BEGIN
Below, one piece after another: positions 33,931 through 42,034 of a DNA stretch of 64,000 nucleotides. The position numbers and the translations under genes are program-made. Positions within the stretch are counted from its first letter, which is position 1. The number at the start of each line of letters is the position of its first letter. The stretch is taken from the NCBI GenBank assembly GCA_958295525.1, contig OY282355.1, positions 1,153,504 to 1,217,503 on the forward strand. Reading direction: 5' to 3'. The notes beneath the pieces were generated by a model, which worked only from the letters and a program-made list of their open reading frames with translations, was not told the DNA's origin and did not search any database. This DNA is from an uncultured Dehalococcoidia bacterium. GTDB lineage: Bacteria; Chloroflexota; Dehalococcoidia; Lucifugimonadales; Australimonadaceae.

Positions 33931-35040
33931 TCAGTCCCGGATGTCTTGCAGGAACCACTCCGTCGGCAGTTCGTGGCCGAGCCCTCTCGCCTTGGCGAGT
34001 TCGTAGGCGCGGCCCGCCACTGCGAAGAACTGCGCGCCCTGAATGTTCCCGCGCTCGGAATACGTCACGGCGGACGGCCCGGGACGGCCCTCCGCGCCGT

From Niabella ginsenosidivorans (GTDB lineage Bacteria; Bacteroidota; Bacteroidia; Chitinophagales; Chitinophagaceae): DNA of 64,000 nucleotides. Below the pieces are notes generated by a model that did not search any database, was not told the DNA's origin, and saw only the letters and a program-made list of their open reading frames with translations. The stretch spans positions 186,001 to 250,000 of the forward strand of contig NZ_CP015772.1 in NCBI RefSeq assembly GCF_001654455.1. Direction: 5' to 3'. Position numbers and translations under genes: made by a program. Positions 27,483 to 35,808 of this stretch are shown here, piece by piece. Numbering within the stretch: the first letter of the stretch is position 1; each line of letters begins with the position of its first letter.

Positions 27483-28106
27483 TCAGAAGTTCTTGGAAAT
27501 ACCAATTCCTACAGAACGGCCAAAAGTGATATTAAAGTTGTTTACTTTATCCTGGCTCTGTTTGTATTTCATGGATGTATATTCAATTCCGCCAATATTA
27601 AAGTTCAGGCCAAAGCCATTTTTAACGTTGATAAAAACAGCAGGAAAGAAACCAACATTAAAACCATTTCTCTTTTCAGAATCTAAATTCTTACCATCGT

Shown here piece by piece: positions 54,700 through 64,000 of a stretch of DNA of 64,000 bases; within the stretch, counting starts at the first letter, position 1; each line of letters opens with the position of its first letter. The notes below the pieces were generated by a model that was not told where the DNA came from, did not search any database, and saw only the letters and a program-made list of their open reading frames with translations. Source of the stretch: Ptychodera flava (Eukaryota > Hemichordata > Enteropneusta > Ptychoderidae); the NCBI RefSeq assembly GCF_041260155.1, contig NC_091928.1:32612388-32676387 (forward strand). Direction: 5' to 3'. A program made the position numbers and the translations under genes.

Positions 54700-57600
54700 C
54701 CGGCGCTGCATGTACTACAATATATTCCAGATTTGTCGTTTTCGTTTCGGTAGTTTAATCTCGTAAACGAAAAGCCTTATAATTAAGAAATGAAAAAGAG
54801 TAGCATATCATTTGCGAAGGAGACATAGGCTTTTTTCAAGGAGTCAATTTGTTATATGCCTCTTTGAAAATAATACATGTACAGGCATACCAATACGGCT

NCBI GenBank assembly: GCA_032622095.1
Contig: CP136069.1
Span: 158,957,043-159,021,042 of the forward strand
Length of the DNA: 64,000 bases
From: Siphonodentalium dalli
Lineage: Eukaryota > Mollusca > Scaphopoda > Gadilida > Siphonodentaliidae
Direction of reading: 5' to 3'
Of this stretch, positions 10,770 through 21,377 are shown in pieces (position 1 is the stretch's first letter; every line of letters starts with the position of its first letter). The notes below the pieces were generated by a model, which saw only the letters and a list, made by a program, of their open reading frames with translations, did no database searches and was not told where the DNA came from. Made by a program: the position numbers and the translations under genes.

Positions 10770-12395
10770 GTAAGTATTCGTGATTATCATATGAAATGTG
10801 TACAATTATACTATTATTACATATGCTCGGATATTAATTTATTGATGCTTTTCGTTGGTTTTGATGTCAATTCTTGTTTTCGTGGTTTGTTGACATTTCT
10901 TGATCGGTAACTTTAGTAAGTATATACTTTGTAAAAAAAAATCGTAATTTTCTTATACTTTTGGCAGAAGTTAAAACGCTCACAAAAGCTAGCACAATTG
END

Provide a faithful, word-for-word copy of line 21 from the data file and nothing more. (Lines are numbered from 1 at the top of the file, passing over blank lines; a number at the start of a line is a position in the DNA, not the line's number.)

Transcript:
Direction of reading: 5' to 3'